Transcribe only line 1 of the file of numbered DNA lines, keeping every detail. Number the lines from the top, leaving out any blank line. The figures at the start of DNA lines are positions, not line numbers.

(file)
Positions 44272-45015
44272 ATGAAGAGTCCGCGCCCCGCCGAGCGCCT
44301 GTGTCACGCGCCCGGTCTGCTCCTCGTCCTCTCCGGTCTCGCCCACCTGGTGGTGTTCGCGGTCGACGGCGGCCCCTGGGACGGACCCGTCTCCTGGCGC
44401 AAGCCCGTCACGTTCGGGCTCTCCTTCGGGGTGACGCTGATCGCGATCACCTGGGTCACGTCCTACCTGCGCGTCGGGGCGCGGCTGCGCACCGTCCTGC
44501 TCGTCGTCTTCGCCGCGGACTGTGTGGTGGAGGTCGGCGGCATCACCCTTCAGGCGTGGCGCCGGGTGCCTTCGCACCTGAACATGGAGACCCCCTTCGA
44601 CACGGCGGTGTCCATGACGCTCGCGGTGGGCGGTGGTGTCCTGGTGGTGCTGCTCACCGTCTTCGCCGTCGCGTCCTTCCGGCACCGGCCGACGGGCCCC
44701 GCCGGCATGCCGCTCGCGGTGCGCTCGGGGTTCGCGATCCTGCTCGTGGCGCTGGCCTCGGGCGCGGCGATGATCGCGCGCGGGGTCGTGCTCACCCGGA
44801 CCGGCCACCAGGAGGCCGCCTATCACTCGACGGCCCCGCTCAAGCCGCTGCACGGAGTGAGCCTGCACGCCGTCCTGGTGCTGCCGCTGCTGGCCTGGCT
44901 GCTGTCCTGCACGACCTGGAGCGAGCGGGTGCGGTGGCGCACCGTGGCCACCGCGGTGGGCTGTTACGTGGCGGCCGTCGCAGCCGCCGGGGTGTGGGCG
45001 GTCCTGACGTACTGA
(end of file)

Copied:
Positions 44272-45015